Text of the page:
Then, insert it into the compartment. You’ll hear a click sound confirming that it’s now secured.
Finally, close the PC case, reconnect all the cables, switch on the power supply, and start your ASUS computer.
You’ll see an AMI screen asking you to enter the BIOS setup to complete the reset. Press F1 or any other related key (as indicated on the display) to continue.
Now, press the Default or Load Optimized Defaults option. Then, save and exit from BIOS (the same steps as done in the earlier method).
Your ASUS PC should reboot and complete the BIOS reset.
Note: Modern ASUS laptops do not include a CMOS battery these days. Instead, they utilize a soldered RTC battery. The BIOS settings are stored in a non-volatile flash RAM. In case you have an older notebook computer, you might find it wrapped inside a special enclosure with a 2-pin white connector. To clear CMOS, all you have to do is reconnect the white plug.
Pressing the Clear CMOS Button
Some high-end motherboards offer a dedicated button to clear CMOS, which is indeed a much more straightforward process. ASUS recommends using this method when you’re experiencing boot failure after a bad overclocking or you have forgotten the BIOS password.
You can find this button within the motherboard itself (near the CMOS battery) or along with the I/O ports in the back panel. Do not confuse it with the USB BIOS Flashback button. Check for the label for easy navigation, which is usually CLR_CMOS or CLEAR CMOS.
Start by shutting down the system, and unplugging all connections (both power adapter and external devices).
If the dedicated button is on the motherboard, follow the below steps:
First, check the user manual to locate the button.
Take off the PC case and navigate to the button’s location.
Press and hold it for about 10 seconds. This should erase the RTC RAM data.
If the dedicated button is located in the I/O panel, here’s what you can do:
Get to the back panel of your PC.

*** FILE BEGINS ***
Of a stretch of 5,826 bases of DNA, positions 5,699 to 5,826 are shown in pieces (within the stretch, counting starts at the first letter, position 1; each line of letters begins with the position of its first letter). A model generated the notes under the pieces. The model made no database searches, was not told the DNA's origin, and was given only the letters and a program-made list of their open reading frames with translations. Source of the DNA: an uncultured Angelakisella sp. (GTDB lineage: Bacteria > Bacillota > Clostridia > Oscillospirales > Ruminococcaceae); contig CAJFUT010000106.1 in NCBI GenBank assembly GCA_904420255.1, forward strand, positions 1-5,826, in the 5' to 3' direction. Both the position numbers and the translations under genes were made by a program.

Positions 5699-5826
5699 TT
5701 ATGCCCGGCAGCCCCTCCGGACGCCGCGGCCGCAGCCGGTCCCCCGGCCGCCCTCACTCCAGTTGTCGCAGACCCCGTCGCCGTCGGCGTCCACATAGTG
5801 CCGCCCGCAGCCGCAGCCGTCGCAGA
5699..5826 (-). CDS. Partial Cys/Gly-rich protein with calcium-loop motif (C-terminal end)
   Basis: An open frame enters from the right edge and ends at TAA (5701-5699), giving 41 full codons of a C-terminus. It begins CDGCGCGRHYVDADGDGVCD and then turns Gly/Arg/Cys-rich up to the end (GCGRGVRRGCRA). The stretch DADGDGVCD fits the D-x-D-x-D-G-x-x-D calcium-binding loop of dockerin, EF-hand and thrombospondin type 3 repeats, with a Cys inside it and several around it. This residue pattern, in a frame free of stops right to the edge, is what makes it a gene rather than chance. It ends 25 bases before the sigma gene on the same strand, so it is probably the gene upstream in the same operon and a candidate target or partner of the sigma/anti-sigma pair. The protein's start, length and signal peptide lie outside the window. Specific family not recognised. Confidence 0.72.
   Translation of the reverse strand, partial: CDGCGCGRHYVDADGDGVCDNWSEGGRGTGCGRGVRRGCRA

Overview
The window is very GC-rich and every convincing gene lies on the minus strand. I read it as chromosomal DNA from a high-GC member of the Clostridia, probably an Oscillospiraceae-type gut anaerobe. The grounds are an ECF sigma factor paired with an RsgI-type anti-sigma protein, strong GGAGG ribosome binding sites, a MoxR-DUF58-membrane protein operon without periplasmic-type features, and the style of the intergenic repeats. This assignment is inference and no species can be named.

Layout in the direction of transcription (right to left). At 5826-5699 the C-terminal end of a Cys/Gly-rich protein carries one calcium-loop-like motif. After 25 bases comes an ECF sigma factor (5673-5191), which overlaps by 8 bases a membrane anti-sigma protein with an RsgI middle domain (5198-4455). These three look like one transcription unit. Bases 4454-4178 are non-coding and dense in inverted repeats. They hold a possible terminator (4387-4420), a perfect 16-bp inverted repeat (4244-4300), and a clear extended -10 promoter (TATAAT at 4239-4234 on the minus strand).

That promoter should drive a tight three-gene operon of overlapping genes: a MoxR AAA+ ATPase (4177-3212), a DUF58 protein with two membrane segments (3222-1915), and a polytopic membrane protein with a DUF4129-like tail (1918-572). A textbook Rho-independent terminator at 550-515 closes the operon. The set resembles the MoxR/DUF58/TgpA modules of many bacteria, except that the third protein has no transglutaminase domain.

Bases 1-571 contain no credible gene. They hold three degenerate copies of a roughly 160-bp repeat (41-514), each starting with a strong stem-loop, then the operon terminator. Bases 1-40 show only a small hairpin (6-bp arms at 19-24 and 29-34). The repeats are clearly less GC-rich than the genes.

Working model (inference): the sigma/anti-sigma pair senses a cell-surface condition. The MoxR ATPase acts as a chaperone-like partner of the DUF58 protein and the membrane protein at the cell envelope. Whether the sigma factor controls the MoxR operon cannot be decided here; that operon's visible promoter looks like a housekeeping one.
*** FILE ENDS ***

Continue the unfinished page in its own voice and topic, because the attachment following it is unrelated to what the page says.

Once you see the refresh icon (usually labeled CLEAR CMOS), press it for about 10 seconds to clear the CMOS.
Now, reassemble everything, and start your ASUS computer.
Hit the BIOS menu key to enter the UEFI Utility.
Now, press F5 to restore the default BIOS settings.
Once that’s done, hit F10 to save and exit. This will reset your ASUS BIOS.
Using the CMOS Jumper
While the CMOS button is available only on high-end ASUS motherboards, the CLRTC header is present on most models. It should be located somewhere at the bottom (next to the CMOS battery if it’s available).
I understand that normal users can have a hard time locating this. So, I always recommend inspecting the user manual first. Otherwise, just look for the CLRTC label (which stands for Clear Real-Time Clock).
Before You Begin: Start by turning off your system, unplugging the power cord, and opening the PC case. Also, wear an anti-static wrist wrap or touch a safely grounded metal object to prevent the internal components from static electricity.
For 2-pin CLRTC
The 2-pin headers are available on most ASUS mobos. Here, the first pin is the 3V battery and the second one is for GROUND. Keeping this thing in mind, our task is to short these pins by placing a metal object for about a minute. You can use another jumper on the motherboard or even a screwdriver will do.
Navigate to the 2-pin CLRTC header.
Place a screwdriver or a metal object (a jumper will do) in between two pins for about a minute. This should cause a short circuit, clearing the CMOS RTC RAM data (which includes the system date, time, and passwords).
Now, remove the jumper or metal object.
Reconnect the power cord and start your ASUS computer.
Get to the BIOS to load the optimized defaults (as instructed earlier).
Finally, save the settings and reboot your PC again.
Note: In case your BIOS settings didn’t reset, disconnect the CMOS battery and repeat the process. After the RTC RAM is cleared, you may reseat the battery.
For 3-pin CLRTC
Some ASUS motherboards can come with a three-pin header with a jumper cap. By default, it is placed in the 1-2 position. To clear CMOS, you need to move it to the 2-3 position for a few minutes and revert the configuration:
Locate the 3-pin CLRTC header and note the jumper’s current position (should be 1-2).
Remove the jumper and seat it to the next two pins (2-3).
Wait for about 1 to 5 minutes for the RTC RAM to be cleared.
Then, place back the jumper to the 1-2 position.
Plug back the power cord and start your computer.
Get to the BIOS screen to load theoptimized defaults (by pressing F5 or the related hotkey).